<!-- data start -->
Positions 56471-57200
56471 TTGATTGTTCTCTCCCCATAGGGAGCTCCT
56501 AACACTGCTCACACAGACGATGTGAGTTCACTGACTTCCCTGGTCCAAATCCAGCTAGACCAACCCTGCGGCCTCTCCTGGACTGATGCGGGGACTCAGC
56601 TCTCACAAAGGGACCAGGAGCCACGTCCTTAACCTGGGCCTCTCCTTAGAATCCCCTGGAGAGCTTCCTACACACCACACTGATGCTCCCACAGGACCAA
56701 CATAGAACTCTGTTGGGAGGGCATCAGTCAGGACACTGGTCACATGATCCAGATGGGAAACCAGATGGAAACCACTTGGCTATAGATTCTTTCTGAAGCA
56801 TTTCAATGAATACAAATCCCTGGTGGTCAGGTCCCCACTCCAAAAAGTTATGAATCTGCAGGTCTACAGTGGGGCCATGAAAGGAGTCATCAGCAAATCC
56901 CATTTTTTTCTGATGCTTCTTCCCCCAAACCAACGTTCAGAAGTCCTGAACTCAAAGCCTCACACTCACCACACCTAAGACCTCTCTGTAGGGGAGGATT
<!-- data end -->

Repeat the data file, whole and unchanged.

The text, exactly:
Positions 56471-57200
56471 TTGATTGTTCTCTCCCCATAGGGAGCTCCT
56501 AACACTGCTCACACAGACGATGTGAGTTCACTGACTTCCCTGGTCCAAATCCAGCTAGACCAACCCTGCGGCCTCTCCTGGACTGATGCGGGGACTCAGC
56601 TCTCACAAAGGGACCAGGAGCCACGTCCTTAACCTGGGCCTCTCCTTAGAATCCCCTGGAGAGCTTCCTACACACCACACTGATGCTCCCACAGGACCAA
56701 CATAGAACTCTGTTGGGAGGGCATCAGTCAGGACACTGGTCACATGATCCAGATGGGAAACCAGATGGAAACCACTTGGCTATAGATTCTTTCTGAAGCA
56801 TTTCAATGAATACAAATCCCTGGTGGTCAGGTCCCCACTCCAAAAAGTTATGAATCTGCAGGTCTACAGTGGGGCCATGAAAGGAGTCATCAGCAAATCC
56901 CATTTTTTTCTGATGCTTCTTCCCCCAAACCAACGTTCAGAAGTCCTGAACTCAAAGCCTCACACTCACCACACCTAAGACCTCTCTGTAGGGGAGGATT